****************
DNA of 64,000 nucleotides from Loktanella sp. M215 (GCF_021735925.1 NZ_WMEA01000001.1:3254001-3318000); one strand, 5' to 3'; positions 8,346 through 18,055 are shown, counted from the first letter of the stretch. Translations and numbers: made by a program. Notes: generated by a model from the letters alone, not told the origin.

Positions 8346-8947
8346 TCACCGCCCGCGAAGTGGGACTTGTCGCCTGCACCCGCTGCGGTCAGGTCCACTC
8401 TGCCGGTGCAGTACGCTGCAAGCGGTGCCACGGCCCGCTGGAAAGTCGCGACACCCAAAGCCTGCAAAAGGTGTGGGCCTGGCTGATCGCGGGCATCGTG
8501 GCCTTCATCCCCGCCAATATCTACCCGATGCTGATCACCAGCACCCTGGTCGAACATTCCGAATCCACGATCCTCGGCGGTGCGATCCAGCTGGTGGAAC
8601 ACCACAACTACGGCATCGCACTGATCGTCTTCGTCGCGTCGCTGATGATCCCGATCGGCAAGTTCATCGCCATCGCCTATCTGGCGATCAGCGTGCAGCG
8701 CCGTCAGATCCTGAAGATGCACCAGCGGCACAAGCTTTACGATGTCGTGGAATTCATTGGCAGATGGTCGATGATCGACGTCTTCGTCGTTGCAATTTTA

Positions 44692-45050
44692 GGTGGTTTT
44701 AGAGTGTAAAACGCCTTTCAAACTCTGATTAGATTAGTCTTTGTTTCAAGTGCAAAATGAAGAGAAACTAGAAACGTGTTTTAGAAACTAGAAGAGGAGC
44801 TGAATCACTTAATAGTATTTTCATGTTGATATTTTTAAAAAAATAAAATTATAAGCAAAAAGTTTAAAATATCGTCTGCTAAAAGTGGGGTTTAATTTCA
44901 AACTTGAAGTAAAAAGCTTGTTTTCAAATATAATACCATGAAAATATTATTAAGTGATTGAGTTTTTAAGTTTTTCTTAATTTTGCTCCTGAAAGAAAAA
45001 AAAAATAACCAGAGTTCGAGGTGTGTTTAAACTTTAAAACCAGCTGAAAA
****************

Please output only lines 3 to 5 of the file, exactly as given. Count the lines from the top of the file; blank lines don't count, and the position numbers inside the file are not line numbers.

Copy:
8346 TCACCGCCCGCGAAGTGGGACTTGTCGCCTGCACCCGCTGCGGTCAGGTCCACTC
8401 TGCCGGTGCAGTACGCTGCAAGCGGTGCCACGGCCCGCTGGAAAGTCGCGACACCCAAAGCCTGCAAAAGGTGTGGGCCTGGCTGATCGCGGGCATCGTG
8501 GCCTTCATCCCCGCCAATATCTACCCGATGCTGATCACCAGCACCCTGGTCGAACATTCCGAATCCACGATCCTCGGCGGTGCGATCCAGCTGGTGGAAC